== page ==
Figure 5. Effect of S-nitrosylation on carbon monoxide (CO)-induced IBK activation. (A) Current–voltage (IV) curves from –60 to +50 mV and (B) bar graphs at +50 mV showing the summarized current density changes by CO-releasing molecule (CORM)-2 (10 μM, n = 6) or CORM-3 (10 μM, n = 6) on IBK after pre-treatment with N-ethylmaleimide (NEM, a thiol-alkylating reagent, 0.5 mM). (C) IV curves and (D) bar graphs showing the summarized current density changes for the effect of CORM-2 (n = 6) or CORM-3 (n = 6) on IBK after pre-treatment with DL-dithiothreitol (DTT, a reducing agent; 5 mM). *p < 0.05, **p < 0.01 vs. the control, #p < 0.05 vs. CORMs.

When DL-dithiothreitol (DTT, a reducing agent; 5 mM) was applied after IBK had been increased by CORM-2, it reversed the effect of CORM-2 on IBK (CORM-2, +47.0 ± 9.8% of the control, n = 6, **p < 0.01 vs. control; DTT, +11.0 ± 7.8% of the control, n = 6, #p < 0.05 vs. CORM-2, Fig. 5C and D). In case of CORM-3, DTT also reversed the CORM-3-induced increase of IBK (CORM-3, +57.9 ± 3.9% of the control, n = 6, **p < 0.01 vs. control; DTT, +4.5 ± 9.9% of the control, n = 6, #p < 0.05 vs. CORM-3). These findings further suggest that S-nitrosylation is one of the mechanisms behind CO-induced IBK activation in HCFs, and a thiol residue could be the ultimate target of CO.

CO activation of the BK currents of HCF

In our results, CO produced a concentration-dependent activation of IBK (Fig. 1). This result is consistent with the results for BK channels in human endothelial cells [34], in vascular smooth muscle cells [35], and in the mitochondrial BK channels of cardiomyocytes [38].

Previously, we have shown that the presence of the BK channel in the plasma membrane of HCFs by RT-PCR and Western blotting [21] and here confirmed its presence functionally by applying an electrophysiological method with paxilline, a specific BK channel blocker that exclusively uses a closed-channel block mechanism [39]. BK channels of the plasma membrane share multiple biophysical similarities with the BK channels in the inner mitochondrial membrane [38]. The protective effects of mitochondrial BK channel activation against ischemia were demonstrated by using BK channel openers [40] and BK channel knockout mice [41]. Therefore, considering the electrical coupling of cardiomyocytes-fibroblasts [23], BK channels of the plasma membrane of HCF could also be a potential target for cardiovascular diseases [42], and CO as a BK channel activator could be employed as a cardioprotectant.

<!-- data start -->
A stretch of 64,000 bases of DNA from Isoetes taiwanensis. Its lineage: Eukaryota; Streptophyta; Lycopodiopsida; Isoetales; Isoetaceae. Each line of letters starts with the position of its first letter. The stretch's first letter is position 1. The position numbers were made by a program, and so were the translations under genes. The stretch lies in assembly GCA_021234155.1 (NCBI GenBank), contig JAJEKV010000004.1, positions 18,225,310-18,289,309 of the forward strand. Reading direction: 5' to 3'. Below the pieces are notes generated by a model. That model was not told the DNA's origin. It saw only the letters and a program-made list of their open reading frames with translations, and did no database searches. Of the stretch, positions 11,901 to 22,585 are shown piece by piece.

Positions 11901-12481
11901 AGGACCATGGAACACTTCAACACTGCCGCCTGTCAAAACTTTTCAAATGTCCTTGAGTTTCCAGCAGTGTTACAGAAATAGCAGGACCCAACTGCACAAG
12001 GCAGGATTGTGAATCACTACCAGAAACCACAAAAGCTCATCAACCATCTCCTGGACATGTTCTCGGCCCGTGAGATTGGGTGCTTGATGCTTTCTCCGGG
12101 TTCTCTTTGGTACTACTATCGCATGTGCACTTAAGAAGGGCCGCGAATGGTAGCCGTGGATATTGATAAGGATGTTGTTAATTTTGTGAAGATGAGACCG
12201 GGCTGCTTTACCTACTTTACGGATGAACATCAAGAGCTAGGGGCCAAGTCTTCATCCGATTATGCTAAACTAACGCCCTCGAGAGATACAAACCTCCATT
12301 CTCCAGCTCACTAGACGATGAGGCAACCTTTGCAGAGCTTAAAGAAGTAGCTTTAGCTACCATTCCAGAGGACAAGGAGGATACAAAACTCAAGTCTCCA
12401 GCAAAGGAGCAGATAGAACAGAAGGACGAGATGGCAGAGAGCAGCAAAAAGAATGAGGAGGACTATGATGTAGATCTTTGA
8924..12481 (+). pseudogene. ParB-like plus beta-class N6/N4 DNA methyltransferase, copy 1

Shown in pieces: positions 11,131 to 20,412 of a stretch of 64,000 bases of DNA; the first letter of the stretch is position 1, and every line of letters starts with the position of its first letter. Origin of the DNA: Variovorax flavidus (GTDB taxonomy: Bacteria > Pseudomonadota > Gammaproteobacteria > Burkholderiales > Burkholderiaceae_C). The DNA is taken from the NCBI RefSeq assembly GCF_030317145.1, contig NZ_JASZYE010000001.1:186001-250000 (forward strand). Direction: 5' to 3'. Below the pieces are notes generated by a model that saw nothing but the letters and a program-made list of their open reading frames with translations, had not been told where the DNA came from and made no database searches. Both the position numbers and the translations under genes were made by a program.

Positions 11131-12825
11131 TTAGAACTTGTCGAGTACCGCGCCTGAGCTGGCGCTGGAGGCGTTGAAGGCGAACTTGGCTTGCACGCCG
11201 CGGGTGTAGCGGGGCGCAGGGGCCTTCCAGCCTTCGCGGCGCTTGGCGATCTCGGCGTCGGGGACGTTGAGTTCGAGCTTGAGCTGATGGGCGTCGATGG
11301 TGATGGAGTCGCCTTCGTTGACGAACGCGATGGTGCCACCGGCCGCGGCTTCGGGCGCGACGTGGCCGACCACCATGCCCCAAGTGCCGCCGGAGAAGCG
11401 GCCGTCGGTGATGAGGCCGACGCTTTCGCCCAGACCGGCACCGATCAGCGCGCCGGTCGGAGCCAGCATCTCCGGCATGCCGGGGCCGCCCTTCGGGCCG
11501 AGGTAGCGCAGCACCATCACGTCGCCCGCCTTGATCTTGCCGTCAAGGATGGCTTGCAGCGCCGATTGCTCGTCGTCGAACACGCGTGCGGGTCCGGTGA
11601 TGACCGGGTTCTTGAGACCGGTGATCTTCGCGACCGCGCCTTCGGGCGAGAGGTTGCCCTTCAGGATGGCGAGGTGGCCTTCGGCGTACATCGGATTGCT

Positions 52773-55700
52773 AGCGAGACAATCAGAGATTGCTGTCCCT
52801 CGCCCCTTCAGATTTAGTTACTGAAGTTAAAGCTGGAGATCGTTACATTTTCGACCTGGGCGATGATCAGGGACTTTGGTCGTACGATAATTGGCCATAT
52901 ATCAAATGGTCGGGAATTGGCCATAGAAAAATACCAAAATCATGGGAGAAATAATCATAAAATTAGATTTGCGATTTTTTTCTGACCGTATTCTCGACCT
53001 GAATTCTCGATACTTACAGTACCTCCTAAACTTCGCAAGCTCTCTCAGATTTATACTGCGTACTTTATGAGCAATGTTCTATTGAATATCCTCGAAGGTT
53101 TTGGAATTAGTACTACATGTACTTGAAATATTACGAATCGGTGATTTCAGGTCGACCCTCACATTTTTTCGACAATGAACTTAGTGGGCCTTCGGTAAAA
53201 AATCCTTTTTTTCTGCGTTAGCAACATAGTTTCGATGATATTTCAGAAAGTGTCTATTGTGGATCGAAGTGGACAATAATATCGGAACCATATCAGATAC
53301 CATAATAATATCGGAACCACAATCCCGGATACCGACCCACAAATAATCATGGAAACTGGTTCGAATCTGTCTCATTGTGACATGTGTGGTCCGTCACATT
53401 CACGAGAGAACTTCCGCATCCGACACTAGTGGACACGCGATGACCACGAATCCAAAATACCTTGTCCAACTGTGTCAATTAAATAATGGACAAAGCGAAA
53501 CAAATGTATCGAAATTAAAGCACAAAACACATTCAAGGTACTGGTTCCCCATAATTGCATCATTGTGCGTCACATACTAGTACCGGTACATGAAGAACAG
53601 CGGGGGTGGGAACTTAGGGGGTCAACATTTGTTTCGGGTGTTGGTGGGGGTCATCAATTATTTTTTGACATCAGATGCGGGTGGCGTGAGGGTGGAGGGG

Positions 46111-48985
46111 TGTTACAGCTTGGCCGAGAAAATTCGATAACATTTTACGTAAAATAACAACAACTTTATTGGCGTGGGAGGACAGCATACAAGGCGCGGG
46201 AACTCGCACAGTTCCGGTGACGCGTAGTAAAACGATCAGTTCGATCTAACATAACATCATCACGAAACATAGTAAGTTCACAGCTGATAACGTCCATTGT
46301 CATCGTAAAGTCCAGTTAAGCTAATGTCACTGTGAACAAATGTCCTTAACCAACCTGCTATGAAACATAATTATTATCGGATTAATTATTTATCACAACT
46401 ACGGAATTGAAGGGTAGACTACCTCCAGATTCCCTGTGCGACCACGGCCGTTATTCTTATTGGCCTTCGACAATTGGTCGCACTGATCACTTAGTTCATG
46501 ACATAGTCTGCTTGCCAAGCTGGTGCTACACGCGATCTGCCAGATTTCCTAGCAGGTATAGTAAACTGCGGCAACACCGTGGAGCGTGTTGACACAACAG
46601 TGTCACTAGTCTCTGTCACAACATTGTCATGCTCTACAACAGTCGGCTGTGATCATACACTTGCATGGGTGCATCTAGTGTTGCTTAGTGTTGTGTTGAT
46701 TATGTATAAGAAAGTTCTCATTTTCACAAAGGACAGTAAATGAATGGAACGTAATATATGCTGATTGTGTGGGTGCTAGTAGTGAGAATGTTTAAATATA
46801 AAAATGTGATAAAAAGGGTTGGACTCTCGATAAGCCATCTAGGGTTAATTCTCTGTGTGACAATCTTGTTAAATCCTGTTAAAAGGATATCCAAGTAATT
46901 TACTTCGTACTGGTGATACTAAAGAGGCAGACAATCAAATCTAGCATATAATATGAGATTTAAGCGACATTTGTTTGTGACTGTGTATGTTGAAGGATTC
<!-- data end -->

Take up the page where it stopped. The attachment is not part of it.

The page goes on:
For studies on CO signaling, cells and channels have been exposed to CO by the application of CO-releasing molecules (CORMs) that are a group of compounds capable of carrying and liberating controlled quantities of CO into cellular systems [6]. CORMs are fully water soluble, allow for intravenous administration, and rapidly liberate CO and hence have been used as CO donors to overcome the limitations of using CO gas [43]. In addition, CORMs are valuable experimental tools and potential therapeutic agents [6]. They have the potential for vasodilatory, anti-ischemic, and anti-inflammatory effects [44,45] and they could protect adult cardiomyocytes against hypoxia-reoxygenation [46]. Therefore, the use of CORMs to investigate the signaling properties of CO has provided many new applications and treatments as pharmacologic approaches to cardiovascular diseases [6].

However, some of their actions can occur independently of CO release [47] or they show different activities. CO has positive inotropic activity in the perfused rat heart by CORM-3 but not by CORM-2 [48]. Judicial use of appropriate control compounds, as well as a comparison of their effects with those of CO diluted directly into a solution, should be performed wherever experimentally possible. When we tested two frequently used two types of CORMs of different structures to confirm the CO effect on BK channels, CORM-2 and CORM-3 showed similar activating effects on IBK of HCFs; the EC50 value was 9.8 μM for CORM-2 and 10.9 μM for CORM-3.

CO activation of BK currents of HCF through NO

To investigate the mechanism of the regulation of BK channels by CO, we first explored the involvement of NO because CO and NO are two endogenously produced gases that can act as second messenger molecules and it is becoming increasingly clear that these two gases do not always work independently, but rather can modulate each other's activity [37]. CO induces NO release [49] and NO increases the expression of HO-1 in endothelial cells [50] or vascular smooth muscle cells [51].

Our results also demonstrated that the activation of IBK by CO in HCFs was abolished by treatment with L-NMMA or L-NAME, NOS blockers (Fig. 2). These results are consistent with the finding that CO activates L-type calcium channels in HEK cells and in human intestinal smooth muscle cells [36], and it stimulates BK channels in human endothelial cells [34] through NOS activation. The NO donor also stimulates IBK of HCFs [25].